Œuvres de 1711-1722 (I)

Author: Voltaire

Volume: 1A

Series: Œuvres complètes de Voltaire

Volume Editors: David Jory and John Renwick

Publication Date: 2001

Pages: 508

ISBN: 978-0-7294-0745-8

Price: £105


About

This volume brings together Voltaire’s earliest works, from fragments of a schoolboy play to his first publications when, leaving school determined to be a poet, Voltaire’s satires soon earned him notoriety, and, in 1717, eleven months imprisonment in the Bastille. Amulius et Numitor is said to have been started when Voltaire was only twelve years old. The play was later destroyed, possibly by the author himself, and only fragments survive. By contrast Voltaire’s first published play, Œdipe, was the most successful first production of any French tragic dramatist, displaying his remarkable ability to understand and satisfy public tastes. It was an explosive first choice for a play, declaring Voltaire a rival to the great Corneille and the Ancients, and as able as they were to treat a defining myth of Western culture. The accompanying Lettres sur Œdipe (here included with detailed commentaries) proved more controversial, as the writer’s arrogance and attacks on other writers provided ample material for his critics. The final play in this volume, Artémire is the first significant literary production of Voltaire which he wished never to be republished.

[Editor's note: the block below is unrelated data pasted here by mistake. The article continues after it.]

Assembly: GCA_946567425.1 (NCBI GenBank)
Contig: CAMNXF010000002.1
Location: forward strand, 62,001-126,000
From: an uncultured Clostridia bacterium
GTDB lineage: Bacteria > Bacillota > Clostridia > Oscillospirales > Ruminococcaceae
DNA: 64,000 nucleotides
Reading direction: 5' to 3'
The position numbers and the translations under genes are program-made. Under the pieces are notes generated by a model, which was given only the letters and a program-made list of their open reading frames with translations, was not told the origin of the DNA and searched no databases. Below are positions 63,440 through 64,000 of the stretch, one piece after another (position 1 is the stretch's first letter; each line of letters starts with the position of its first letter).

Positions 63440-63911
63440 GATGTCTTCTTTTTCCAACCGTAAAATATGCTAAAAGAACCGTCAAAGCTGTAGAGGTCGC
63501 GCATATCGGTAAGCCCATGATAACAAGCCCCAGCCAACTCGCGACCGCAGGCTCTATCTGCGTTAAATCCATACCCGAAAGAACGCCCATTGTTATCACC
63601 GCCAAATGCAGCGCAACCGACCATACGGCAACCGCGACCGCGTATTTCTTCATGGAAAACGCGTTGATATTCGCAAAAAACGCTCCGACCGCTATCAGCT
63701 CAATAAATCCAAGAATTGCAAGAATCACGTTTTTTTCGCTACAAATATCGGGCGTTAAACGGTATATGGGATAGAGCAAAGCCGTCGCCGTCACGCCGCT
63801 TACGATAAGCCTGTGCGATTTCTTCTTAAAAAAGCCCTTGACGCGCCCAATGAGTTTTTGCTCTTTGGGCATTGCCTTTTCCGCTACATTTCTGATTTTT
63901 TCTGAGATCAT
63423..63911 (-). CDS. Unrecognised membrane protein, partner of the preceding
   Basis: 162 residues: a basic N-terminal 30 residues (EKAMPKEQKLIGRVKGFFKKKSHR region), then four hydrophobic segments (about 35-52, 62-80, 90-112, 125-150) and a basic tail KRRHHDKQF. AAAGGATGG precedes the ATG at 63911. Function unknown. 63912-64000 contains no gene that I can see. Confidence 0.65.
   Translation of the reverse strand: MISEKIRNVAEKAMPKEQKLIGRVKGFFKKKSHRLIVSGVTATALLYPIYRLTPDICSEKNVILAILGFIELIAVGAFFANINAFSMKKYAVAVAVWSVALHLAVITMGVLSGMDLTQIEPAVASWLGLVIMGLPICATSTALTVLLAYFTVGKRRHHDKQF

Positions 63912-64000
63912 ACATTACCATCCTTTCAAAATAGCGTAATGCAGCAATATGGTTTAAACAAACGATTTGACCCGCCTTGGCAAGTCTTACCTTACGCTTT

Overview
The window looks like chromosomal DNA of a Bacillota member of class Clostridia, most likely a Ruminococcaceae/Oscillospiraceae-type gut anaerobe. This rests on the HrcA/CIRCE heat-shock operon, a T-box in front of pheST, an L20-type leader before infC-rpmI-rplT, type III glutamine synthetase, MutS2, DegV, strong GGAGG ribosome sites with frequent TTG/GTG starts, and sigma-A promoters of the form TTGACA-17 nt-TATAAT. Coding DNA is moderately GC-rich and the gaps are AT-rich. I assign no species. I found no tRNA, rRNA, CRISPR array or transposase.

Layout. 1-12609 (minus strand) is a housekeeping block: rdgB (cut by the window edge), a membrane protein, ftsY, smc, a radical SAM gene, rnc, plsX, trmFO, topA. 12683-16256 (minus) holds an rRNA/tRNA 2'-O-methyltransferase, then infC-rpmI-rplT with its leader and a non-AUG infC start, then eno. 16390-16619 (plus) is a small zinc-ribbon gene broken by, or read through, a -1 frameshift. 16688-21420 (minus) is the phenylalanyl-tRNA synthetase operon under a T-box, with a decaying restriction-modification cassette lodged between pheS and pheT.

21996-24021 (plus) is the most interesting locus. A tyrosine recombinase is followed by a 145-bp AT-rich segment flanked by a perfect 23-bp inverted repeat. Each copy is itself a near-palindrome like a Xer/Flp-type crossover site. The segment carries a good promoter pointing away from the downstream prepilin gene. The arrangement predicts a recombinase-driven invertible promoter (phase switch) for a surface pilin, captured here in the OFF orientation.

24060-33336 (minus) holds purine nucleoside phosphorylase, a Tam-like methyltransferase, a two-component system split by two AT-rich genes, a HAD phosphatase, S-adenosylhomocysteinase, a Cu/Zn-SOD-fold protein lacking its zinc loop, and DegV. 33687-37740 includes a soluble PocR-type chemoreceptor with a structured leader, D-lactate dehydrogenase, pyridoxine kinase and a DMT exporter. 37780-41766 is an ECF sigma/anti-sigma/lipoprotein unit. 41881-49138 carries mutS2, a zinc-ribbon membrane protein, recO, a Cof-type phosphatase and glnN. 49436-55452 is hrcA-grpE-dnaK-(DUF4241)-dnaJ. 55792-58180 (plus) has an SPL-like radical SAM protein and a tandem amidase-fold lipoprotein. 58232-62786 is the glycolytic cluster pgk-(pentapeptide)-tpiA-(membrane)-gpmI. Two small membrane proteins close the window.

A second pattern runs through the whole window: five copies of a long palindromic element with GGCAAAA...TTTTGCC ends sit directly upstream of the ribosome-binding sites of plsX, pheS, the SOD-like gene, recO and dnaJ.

Table of contents

Amulius et Numitor (fragments) (Edition critique par John Renwick) Œdipe (Critical edition by David Jory) Lettres sur Œdipe (Critical edition by David Jory) Artémire (Critical edition by David Jory)

Reviews

Studi Francesi, No 3, Vol. XLVI

In the introduction, as long as it is full of useful information, David Jory aims at providing the best answers about the number of issues this pièce arises in all scholars.

Revue Voltaire

Dans son introduction à Œdipe, d’une richesse remarquable, Jory expose longuement les circonstances de la genèse, les enjeux idéologiques et esthétiques du coup d’essai de Voltaire: on peut ne pas toujours partager les vues du critique dont, cependant, on admire a chaque page, ici comme ailleurs, la sagacité et les connaissances.

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